The First Days of School: How to Be an Effective Teacher
Cheery Friday Greetings to our Learning How to Learners!
Book of the Week
The world’s most popular book about teaching, it seems, is Harry and Rosemary Wong’s The First Days of School: How to Be an Effective Teacher. This self-published book has sold over four million copies in the decades it has been in print, perhaps making it one of the most successful self-published books ever. What’s nice about this book is its disarmingly folky advice about common sense topics such as why you shouldn’t be your students’ friend, and why and how to set your classroom up for successful management practice. We found the practice of placing entire bibliographic references into the middle of sentences, instead of just referring to them in an endnote, to be pretty clumsy—it was clear this is a self-published book. But even so, there was a lot of great advice. If you’re a K-12 teacher, this book’s a must-read.
The Case for Quality Homework
We are often asked about homework and its value for K-12 students. This top-notch article in Education Next by Janine Bempechat, Clinical Professor of Applied Human Development at Boston University, makes a case for the vital importance of well-thought-out homework. Key graf: “…‘homework is a red herring’ in the national conversation on education. ‘Some otherwise privileged children may have too much, but the real issue lies in places where there is too little. . . . We shouldn’t forget that.’”
Probability: Basic Concepts & Discrete Random Variables: a Review of the Course
The Cult of Pegagogy
We’ve been hearing wondering things about the podcast, blog, and video site www.cultofpedagogy.com. As one of Barb and Terry’s colleagues notes “I am addicted to Jennifer’s podcasts and blogs and use them frequently.” We can’t help but like the title pages’ description:
TEACHER NERDS, UNITE.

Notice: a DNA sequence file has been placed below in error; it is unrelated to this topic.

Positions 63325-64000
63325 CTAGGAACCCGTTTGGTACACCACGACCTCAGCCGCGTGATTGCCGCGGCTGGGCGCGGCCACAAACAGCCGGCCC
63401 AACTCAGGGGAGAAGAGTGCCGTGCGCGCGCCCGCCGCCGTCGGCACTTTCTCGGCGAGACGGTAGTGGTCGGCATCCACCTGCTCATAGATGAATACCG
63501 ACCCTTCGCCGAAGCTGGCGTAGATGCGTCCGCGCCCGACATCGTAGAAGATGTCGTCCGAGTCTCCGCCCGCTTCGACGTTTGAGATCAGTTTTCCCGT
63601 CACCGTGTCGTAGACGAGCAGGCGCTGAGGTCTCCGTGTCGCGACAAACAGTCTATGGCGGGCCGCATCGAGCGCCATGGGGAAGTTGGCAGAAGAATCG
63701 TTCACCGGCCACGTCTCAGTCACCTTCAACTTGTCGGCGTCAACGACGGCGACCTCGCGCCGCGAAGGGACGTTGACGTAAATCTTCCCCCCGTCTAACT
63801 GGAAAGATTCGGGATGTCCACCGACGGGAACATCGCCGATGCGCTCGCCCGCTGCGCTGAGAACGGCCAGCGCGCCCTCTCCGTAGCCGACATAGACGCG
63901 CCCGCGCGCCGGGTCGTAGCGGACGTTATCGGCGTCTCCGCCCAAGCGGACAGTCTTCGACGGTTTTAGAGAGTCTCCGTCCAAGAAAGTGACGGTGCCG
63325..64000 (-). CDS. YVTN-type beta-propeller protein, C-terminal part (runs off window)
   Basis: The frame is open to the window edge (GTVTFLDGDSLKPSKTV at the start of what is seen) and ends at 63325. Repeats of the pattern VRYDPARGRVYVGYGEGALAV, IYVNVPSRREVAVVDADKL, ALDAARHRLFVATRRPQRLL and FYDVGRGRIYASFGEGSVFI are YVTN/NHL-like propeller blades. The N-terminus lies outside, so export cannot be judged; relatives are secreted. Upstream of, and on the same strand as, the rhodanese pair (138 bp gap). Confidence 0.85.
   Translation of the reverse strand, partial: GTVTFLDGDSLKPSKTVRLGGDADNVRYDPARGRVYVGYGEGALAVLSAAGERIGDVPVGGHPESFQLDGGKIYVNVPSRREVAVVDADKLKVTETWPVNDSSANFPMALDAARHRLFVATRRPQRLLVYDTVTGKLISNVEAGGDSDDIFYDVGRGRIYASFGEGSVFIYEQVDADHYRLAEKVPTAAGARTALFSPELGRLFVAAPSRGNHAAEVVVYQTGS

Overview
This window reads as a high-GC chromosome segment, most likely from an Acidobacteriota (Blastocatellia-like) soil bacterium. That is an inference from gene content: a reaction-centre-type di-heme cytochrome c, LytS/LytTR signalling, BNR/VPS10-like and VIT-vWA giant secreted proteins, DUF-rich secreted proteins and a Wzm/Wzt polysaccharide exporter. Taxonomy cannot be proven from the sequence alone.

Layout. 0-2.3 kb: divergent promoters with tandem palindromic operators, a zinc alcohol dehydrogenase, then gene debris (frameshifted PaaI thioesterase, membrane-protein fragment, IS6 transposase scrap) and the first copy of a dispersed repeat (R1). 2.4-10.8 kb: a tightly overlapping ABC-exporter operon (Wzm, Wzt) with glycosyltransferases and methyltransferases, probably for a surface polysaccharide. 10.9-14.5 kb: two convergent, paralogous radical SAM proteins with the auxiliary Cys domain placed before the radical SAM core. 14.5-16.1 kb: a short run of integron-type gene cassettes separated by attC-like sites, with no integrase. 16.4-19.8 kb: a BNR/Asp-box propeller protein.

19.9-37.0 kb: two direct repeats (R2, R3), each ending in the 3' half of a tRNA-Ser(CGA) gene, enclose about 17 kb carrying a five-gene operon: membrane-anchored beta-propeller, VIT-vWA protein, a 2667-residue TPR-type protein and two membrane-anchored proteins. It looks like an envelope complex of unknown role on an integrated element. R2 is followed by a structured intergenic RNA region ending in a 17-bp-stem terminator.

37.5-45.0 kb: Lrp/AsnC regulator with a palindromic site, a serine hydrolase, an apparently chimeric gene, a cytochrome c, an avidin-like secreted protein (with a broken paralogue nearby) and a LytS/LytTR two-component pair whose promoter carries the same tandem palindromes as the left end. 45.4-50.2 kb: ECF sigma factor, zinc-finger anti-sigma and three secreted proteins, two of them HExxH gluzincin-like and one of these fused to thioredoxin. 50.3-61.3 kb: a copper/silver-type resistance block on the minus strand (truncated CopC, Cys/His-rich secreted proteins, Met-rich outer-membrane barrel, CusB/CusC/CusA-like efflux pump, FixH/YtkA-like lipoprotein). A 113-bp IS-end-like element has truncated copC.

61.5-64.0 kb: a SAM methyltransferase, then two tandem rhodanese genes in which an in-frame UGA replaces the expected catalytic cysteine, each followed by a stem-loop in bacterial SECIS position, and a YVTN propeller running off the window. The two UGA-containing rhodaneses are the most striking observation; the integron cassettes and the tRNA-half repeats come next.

If you’ve ever been told you’re way too into your job…
If you can’t stop talking about teaching (even during happy hour)…
If you buy teaching books with your own money and wake up in the middle of the night with lesson ideas…
Welcome home, friend. This place was built for you.
Glider soaring via reinforcement learning in the field
Terry and his colleagues just published a paper on glider soaring via reinforcement learning in the preeminent research journal Nature. Key graf: “How soaring birds find and navigate thermals … is unknown… Here we use reinforcement learning to train a glider in the field to navigate atmospheric thermals autonomously. We equipped a glider of two-metre wingspan with a flight controller that precisely controlled the bank angle and pitch, modulating these at intervals with the aim of gaining as much lift as possible… Our results highlight the role of vertical wind accelerations and roll-wise torques as effective mechanosensory cues for soaring birds and provide a navigational strategy that is directly applicable to the development of autonomous soaring vehicles.
A New MOOC paper on instructional design and the course Learning How to Learn
Barb was co-author with her more prominent colleagues in a brand new paper on MOOCs in the journal Computers & Education: Eulho Jung, Dongho Kim, Meehyun Yoon, Sanghoon Park and Barbara Oakley. “The Influence of Instructional Design on Learner Control, Sense of Achievement, and Perceived Effectiveness in a Supersize MOOC Course.” Computers & Education 128, (2019): 377-388. Key graf: “These ﬁndings provided empirical evidence that instructional components are critical predictors of student learning in MOOCs, which have been conceptualized as important factors in prior studies.”
That’s all for this week. Have a happy week in Learning How to Learn!
Barb, Terry, and the entire Learning How to Learn team
- Get the course recommended text, A Mind for Numbers!
- And Learning How to Learn: How to Succeed in School Without Spending All Your Time Studying; A Guide for Kids and Teens. Great ideas for parents, too!
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